...[an] extremely important book ... Mr. Pfaff also makes a compelling case that incarceration disrupts the lives of the incarcerated and their families long after they have served their time. Only half of those released are able to find employment within a year of getting out ... Once prosecutors decide to prosecute a case, Mr. Pfaff shows, they convince defendants to plead guilty 95% of the time. Letting prosecutors threaten long sentences and plea-bargain down means that pretty much nobody has his day in court.
...the book demands much more than tinkering at the edges with the current model of incarceration. It advocates for a cultural shift among prosecutors and the public, to view prisoners not only as criminals, but also as people who have impulsively and regrettably committed crimes. As people who should be helped rather than merely warehoused and incapacitated. It reads more as a clarion call toward what might one day be than a set of policy formulations that could be easily enacted ... Pfaff admits that he is doubtful leaders will embrace the argument in the short run. It is less politically risky for people to be kept in prison for too long than released too early — or not sent to prison in the first place. But whether the zeitgeist on this issue shifts or not, to those asking why the United States imprisons so many of its people, the answers and hints of possible reform are here.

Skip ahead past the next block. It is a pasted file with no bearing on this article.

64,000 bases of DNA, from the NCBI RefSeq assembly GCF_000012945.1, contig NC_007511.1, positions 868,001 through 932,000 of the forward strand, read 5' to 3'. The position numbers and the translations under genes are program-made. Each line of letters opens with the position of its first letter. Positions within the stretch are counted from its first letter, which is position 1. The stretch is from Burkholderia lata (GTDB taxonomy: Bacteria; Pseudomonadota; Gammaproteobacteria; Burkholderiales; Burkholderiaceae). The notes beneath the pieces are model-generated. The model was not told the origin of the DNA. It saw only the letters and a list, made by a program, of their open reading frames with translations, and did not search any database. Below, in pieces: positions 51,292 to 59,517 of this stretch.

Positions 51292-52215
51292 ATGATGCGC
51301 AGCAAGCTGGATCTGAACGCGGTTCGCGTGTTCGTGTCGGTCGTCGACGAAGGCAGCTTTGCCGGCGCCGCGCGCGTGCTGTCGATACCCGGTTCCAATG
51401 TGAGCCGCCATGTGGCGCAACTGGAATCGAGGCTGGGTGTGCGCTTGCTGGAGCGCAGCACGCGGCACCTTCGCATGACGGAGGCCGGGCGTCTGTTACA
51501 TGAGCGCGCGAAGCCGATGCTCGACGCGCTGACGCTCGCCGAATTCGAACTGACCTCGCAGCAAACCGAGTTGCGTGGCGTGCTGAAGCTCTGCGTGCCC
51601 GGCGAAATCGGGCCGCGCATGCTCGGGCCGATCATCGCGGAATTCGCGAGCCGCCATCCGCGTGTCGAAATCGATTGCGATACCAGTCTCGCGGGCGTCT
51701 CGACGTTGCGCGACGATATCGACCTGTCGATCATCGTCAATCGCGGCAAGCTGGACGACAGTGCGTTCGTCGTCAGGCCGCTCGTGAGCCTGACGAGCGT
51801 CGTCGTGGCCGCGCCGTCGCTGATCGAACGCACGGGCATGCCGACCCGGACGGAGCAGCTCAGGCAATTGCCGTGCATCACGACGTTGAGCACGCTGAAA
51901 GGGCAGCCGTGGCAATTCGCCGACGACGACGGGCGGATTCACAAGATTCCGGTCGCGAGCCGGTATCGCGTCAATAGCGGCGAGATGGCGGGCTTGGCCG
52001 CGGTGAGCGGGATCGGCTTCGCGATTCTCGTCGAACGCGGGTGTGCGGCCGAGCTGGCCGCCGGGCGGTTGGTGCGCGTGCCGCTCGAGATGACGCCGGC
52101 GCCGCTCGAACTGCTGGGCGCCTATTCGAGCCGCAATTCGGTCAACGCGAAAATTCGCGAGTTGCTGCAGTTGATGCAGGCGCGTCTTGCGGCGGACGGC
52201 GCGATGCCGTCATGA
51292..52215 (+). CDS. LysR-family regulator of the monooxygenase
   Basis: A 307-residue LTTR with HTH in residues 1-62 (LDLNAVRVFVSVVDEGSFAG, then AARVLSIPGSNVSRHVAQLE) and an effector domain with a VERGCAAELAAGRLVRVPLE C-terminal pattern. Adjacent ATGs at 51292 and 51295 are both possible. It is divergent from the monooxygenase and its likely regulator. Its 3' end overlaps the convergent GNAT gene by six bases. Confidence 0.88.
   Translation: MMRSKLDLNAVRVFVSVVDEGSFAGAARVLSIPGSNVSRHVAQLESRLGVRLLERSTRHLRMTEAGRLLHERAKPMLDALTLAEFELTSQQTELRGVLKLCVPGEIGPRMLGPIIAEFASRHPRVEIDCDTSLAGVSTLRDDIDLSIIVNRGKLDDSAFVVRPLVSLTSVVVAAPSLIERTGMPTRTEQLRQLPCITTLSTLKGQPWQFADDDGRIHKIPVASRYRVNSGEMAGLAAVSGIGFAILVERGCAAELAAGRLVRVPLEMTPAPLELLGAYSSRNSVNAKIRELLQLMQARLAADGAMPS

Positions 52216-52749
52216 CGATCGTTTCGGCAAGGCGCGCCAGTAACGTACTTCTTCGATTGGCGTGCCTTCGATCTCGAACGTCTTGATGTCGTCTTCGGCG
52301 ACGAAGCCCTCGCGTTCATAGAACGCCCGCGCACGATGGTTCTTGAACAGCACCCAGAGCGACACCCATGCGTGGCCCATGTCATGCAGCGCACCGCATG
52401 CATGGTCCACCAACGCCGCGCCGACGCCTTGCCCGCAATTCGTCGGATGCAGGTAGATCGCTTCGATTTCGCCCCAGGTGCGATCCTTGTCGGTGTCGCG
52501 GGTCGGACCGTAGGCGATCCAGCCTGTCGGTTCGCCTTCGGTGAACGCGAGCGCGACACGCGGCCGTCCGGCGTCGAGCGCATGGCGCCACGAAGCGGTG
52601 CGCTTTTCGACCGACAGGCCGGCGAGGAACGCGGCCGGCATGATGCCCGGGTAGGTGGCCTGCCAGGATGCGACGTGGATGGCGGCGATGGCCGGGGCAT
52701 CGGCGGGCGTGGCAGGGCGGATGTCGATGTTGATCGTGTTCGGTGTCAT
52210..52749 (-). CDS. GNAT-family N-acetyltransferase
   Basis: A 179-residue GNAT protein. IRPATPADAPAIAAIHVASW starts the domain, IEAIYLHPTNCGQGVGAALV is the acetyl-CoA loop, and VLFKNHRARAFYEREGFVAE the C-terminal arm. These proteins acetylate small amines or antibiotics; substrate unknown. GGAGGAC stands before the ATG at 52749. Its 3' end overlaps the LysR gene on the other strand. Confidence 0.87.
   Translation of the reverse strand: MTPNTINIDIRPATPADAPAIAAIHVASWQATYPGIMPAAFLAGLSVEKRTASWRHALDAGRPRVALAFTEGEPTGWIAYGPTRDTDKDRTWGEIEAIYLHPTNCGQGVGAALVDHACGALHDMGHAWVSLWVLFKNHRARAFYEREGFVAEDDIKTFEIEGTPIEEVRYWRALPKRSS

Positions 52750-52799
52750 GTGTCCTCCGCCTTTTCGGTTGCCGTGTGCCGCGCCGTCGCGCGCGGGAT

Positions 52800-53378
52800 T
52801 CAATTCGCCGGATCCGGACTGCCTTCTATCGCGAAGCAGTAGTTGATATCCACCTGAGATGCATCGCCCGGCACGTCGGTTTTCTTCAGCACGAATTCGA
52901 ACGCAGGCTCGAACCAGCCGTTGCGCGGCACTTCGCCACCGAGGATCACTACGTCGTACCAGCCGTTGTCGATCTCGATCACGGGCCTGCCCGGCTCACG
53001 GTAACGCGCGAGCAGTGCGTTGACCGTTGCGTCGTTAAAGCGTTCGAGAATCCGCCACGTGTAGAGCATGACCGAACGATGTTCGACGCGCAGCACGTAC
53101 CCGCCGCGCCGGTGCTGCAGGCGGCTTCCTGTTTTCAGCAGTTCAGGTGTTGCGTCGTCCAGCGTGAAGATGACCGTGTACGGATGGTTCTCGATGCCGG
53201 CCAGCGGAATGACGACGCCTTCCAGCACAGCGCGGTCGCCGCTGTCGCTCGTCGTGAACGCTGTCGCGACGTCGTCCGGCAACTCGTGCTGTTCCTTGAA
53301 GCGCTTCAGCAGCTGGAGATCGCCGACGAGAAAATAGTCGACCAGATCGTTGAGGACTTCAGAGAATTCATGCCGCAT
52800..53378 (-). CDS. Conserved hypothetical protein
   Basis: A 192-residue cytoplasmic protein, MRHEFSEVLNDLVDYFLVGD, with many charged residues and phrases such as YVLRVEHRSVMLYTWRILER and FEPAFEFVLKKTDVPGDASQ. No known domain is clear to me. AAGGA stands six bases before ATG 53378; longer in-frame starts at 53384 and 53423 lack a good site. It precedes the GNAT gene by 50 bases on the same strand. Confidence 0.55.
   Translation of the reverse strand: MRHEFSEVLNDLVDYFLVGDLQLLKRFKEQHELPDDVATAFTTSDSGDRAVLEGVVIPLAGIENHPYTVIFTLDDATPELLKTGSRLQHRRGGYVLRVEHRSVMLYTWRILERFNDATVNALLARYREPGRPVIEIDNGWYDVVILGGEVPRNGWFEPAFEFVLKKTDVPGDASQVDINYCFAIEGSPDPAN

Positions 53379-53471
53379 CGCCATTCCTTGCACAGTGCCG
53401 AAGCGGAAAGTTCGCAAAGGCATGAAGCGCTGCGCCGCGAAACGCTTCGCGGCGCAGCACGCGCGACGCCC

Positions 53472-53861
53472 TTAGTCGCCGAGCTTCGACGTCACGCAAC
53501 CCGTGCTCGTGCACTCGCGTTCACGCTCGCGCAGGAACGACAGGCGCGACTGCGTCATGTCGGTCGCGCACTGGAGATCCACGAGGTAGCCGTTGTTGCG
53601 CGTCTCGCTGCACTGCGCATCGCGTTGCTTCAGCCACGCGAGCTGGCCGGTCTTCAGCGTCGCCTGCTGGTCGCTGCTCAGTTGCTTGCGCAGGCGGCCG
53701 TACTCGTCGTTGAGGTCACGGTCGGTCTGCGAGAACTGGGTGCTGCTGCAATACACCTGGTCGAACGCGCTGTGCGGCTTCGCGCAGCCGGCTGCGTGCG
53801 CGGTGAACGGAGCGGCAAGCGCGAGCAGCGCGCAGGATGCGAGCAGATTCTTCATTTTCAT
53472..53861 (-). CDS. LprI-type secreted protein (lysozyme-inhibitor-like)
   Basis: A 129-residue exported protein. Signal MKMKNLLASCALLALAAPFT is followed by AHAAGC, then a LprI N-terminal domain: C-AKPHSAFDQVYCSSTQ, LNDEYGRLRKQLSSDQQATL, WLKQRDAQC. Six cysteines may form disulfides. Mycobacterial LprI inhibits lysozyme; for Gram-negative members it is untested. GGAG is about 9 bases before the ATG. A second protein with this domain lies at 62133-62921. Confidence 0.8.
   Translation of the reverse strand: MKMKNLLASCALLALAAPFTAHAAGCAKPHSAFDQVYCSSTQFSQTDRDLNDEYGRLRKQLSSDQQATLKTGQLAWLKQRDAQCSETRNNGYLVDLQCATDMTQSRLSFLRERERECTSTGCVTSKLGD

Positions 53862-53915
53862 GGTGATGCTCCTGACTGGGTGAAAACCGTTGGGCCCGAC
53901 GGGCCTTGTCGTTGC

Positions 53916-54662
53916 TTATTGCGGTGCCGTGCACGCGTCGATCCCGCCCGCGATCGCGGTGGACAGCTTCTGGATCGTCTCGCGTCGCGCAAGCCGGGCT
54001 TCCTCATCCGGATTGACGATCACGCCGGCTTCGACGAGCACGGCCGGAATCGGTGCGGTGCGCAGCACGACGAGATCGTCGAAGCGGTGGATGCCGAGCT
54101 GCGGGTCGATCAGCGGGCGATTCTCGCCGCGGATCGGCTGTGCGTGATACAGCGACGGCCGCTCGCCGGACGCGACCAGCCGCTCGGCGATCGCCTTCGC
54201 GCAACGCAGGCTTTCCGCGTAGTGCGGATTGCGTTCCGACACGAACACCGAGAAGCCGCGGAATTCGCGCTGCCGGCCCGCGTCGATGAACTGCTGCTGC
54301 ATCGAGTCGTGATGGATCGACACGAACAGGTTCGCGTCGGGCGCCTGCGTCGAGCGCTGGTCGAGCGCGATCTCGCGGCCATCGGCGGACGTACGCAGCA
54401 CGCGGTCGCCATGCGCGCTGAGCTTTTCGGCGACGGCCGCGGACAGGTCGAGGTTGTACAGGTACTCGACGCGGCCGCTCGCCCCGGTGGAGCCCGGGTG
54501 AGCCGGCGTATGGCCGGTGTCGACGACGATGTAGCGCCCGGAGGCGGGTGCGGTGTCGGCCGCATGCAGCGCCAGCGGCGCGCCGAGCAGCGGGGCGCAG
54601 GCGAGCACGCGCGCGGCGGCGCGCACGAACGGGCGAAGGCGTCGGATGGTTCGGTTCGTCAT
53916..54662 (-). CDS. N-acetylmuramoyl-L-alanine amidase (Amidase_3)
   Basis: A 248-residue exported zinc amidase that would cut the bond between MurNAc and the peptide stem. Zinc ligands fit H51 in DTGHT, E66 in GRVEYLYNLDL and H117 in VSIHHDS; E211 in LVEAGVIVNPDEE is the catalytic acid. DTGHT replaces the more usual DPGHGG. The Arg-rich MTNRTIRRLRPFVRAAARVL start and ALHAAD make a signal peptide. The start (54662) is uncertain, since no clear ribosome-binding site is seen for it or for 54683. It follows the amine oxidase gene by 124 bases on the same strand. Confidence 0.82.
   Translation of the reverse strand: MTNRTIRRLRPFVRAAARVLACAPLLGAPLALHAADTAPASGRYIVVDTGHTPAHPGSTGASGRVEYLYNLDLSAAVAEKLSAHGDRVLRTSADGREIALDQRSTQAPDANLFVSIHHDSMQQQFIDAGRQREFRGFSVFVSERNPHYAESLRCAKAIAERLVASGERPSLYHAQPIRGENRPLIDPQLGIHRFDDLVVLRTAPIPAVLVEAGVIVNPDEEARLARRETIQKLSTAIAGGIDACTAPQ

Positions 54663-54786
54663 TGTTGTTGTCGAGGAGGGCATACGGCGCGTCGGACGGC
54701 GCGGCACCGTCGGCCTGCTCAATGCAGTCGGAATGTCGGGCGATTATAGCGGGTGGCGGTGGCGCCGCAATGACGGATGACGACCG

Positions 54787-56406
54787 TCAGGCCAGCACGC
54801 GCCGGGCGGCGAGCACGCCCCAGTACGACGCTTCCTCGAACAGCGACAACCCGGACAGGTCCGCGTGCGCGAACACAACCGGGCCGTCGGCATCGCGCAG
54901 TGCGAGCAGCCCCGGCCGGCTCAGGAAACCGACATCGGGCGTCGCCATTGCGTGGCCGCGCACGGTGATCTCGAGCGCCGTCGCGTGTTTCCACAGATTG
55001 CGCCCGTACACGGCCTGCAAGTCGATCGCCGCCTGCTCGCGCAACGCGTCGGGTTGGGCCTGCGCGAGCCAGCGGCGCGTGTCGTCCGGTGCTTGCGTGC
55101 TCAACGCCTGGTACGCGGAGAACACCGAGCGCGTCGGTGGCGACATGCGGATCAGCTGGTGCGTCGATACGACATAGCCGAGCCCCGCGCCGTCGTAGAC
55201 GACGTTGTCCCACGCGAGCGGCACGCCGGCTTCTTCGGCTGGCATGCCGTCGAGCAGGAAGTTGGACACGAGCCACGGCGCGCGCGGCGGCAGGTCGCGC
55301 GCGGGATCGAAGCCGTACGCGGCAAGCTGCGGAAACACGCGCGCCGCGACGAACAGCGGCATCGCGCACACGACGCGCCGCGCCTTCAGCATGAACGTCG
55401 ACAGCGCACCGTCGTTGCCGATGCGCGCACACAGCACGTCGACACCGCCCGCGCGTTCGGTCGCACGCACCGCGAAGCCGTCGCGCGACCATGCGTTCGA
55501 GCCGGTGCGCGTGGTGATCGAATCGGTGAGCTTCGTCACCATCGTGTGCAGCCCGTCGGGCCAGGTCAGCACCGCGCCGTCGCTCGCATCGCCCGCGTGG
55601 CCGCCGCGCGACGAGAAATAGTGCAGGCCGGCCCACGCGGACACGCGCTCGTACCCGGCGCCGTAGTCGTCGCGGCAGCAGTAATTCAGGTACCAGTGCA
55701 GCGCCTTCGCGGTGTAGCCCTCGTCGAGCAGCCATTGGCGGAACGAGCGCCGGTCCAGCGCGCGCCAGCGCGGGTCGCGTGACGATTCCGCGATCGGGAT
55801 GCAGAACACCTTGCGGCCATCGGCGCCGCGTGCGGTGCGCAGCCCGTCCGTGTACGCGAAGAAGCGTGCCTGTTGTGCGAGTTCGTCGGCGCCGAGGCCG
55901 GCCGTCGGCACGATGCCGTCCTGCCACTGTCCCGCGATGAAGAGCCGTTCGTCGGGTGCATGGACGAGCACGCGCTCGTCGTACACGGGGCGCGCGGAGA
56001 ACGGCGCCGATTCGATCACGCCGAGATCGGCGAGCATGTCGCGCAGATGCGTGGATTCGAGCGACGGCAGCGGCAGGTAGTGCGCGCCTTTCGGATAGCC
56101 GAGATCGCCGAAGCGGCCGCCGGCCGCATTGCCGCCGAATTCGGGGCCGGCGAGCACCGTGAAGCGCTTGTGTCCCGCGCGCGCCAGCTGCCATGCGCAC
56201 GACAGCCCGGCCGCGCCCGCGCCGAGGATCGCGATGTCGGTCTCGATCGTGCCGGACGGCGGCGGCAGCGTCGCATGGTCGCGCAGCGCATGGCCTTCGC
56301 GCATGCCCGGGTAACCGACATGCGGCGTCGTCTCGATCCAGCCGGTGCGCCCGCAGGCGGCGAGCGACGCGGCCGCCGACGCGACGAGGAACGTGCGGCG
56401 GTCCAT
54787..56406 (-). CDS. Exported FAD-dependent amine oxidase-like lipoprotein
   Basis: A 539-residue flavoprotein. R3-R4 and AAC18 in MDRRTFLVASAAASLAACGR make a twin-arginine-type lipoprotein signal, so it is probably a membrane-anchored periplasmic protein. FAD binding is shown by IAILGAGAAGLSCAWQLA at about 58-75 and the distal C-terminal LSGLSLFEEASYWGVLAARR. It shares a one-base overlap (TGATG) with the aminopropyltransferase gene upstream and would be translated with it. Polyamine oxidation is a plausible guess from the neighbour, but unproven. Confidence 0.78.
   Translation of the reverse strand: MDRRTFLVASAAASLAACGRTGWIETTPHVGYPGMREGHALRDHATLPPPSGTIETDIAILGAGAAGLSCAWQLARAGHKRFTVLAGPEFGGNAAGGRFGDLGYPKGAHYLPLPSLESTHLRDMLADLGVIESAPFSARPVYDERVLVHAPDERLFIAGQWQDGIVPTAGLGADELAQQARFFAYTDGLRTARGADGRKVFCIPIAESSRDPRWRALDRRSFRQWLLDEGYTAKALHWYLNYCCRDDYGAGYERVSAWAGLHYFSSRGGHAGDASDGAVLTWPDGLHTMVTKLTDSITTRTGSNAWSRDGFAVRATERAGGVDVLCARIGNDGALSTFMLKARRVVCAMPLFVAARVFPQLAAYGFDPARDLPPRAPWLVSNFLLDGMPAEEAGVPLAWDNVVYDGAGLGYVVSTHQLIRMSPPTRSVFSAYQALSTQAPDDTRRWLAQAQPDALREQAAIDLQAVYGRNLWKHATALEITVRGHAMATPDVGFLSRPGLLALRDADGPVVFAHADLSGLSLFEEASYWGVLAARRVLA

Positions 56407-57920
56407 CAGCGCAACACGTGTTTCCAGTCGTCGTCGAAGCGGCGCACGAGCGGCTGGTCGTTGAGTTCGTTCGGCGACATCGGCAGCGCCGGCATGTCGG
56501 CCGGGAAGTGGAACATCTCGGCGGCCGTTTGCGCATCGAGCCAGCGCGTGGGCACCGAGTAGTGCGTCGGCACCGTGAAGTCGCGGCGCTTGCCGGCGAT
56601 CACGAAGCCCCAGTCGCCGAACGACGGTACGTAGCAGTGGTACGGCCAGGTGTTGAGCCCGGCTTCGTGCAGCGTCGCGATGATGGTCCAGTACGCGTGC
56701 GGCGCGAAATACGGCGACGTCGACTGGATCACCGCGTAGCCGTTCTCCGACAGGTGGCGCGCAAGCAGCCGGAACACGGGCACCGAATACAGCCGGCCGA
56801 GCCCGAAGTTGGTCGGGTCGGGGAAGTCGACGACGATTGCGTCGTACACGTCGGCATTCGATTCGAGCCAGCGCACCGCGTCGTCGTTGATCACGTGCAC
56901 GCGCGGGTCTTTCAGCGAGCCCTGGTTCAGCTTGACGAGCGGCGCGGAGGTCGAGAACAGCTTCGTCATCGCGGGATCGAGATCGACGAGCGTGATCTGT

Pfaff, let there be no doubt, is a reformer ... But he also makes a more complicated argument, following recent sociological research: it’s not that the prohibition of drugs attracts crime, which then produces violence; it’s that violence thrives among young men deprived of a faith in their own upward mobility, making drug dealing an attractive business ... Putting aside quarrels about the specific numbers, one can accept the broad truth of Pfaff’s data without necessarily buying into his position completely.